(JENNIFER STAHN / iNFOnews.ca)
May 19, 2021 – 8:38 a.m.
A pilot project to welcome business to Kamloops Riverside Park raised some eyebrows in the council yesterday but received broad support.
The plan was brought to the council by Tourism Kamloops yesterday, May 18, to prop up a troubled tourism industry that has been constrained by public health regulations over the past year.
After the city council has voted in favor of the plan, sports rentals and other food trucks will be brought into the park in the “jewel of the city”.
The specific stores to be stationed in Riverside Park have not yet been decided, but ideas like e-bike kayaking and pickleball gear rentals have been circulated.
However, the debate on the plan was not about which companies should be allowed in the park, but rather whether the park should be considered “active” or “passive”.
“To be clear, it’s not a passive park now. There is music in the park, a spray park and slacklining. Despite all of these activities, I can always find a quiet place to recreate a book or read, ”said Councilor Kathy Sinclair.
Dieter Dudy said much of the opposition to more active use of Riverside Park is focused on concerns that the additional activity will “ruin the grass.”
“I think it’s no secret at all that I am very supportive of seeing something that enriches the park,” he said. “Companies will be screened accordingly and will be suitable for this type of environment.”
He also cited the Stanley Park concession booths and similar rentals, as well as a concession in Kelowna’s Gyro Park.
Mike O’Reilly said the park looked “tired” on his last visit and would like to see this project add more activity to the park.
There was support from most city councils for the pilot project. City councilors Arjun Singh and Denis Walsh spoke out against the plan.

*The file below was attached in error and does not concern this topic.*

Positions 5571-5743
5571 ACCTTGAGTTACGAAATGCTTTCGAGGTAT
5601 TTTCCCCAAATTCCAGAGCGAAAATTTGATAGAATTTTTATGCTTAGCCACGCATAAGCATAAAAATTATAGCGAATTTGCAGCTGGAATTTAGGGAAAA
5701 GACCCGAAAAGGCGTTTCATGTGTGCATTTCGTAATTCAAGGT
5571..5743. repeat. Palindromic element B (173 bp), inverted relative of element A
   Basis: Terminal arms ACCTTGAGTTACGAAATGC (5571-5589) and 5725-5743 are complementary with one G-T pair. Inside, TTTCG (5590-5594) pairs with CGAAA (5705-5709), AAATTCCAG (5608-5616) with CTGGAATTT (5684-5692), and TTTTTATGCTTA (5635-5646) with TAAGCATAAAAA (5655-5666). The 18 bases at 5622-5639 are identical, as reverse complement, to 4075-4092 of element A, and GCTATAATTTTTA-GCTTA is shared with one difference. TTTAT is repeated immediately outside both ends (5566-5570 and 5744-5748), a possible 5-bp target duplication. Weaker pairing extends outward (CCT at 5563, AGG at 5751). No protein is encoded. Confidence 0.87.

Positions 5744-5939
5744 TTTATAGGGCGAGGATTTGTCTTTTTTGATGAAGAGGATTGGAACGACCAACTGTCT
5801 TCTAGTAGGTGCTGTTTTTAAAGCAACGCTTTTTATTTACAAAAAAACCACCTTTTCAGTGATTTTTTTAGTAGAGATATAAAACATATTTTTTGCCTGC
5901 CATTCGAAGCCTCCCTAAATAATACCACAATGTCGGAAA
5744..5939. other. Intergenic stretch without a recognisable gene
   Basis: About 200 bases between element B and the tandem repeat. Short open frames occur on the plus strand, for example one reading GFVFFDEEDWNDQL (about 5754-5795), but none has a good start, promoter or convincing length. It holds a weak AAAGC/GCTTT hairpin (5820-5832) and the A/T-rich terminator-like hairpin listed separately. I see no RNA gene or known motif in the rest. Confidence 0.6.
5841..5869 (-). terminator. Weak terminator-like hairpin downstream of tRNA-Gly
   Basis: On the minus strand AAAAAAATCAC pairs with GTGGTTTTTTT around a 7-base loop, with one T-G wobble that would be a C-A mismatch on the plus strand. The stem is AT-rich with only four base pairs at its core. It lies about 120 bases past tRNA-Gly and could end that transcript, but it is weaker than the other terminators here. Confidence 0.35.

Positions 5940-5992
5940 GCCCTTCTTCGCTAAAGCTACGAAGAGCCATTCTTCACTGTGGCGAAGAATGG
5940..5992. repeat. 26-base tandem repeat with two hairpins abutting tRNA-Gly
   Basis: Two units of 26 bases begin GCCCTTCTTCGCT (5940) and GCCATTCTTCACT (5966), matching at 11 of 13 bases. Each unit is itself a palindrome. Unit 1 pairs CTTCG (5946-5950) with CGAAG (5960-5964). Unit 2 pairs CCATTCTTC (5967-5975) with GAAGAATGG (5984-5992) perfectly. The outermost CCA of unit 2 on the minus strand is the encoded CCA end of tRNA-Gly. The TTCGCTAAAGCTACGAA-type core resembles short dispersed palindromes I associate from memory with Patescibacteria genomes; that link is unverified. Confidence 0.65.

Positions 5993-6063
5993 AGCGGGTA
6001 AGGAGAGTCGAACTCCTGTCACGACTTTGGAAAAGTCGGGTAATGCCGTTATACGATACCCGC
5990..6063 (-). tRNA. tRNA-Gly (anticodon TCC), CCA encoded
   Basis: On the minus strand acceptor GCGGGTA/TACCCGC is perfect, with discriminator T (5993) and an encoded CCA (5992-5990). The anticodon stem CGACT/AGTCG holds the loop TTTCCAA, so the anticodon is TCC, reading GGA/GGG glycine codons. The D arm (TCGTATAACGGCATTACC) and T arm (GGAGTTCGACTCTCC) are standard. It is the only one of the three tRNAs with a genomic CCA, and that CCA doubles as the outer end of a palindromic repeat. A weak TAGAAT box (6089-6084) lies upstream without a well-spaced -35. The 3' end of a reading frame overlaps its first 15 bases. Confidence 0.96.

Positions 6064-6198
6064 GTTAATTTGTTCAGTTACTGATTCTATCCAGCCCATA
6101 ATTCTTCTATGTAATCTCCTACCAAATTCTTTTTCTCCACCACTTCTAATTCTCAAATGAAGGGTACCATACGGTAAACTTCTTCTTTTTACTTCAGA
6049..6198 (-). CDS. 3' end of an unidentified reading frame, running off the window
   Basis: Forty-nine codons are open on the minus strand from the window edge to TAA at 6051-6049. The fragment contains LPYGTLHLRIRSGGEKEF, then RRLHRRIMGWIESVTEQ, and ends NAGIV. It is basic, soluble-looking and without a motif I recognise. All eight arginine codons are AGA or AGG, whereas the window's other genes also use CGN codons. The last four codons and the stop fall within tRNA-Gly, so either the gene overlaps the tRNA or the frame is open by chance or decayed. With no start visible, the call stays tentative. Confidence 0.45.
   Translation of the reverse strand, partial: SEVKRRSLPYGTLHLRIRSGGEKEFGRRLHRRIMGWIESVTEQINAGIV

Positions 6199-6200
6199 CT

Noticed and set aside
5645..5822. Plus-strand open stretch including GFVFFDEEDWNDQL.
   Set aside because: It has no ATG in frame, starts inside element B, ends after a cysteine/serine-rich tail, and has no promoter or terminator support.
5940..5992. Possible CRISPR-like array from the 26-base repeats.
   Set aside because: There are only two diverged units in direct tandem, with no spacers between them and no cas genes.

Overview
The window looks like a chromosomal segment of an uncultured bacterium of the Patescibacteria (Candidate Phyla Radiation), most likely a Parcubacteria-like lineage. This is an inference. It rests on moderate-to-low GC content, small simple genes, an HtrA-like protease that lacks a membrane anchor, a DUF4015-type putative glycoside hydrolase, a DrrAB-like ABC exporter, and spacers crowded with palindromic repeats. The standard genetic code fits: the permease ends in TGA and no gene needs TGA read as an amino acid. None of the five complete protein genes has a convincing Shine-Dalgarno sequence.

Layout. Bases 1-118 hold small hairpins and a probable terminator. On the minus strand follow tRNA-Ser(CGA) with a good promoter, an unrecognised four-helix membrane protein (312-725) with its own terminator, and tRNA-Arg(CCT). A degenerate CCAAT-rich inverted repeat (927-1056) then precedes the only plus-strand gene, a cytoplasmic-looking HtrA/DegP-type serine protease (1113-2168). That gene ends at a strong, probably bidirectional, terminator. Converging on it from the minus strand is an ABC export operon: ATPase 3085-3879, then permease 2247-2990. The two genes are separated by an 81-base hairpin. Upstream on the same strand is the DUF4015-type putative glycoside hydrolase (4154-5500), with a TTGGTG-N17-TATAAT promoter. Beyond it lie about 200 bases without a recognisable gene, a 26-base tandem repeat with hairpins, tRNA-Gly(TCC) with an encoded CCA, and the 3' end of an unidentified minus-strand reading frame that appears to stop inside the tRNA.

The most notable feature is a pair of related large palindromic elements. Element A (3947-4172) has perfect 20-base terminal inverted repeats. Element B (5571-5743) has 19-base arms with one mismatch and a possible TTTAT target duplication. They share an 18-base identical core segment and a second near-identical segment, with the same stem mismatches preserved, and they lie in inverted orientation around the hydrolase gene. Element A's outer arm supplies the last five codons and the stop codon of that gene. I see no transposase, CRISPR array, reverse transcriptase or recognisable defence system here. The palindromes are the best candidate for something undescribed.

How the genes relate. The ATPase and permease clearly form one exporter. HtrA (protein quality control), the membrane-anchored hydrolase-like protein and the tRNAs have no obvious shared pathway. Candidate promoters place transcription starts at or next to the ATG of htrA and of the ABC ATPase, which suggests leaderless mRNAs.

“I have a lot of concerns about seeing the community spread across Riverside Park,” said Singh.
He was not against doing business in the park, but felt that those interested in the park as a “passive” location were not being consulted.
“Personally, I don’t have an oar in the water, but I think it’s problematic,” he said.
According to Walsh, the plan is “opportunistic” and he felt “blind” by the proposal.
He saw it as a plan that went against the downtown Kamloops plan previously approved by the council.
Despite their opposition, seven of the nine voting members were in favor.
The shops are said to be in and around the old concession building, which will be used for improvements to the park by the end of the year.
After the pilot, Tourism Kamloops will consult with park visitors and businesses to assess the success of the project before submitting it to the council for future approval.
The council also voted in favor of a motion aimed at reducing costs for fitness trainers who want to run classes in Kamloops parks, a similar model that has already been used in Kelowna.
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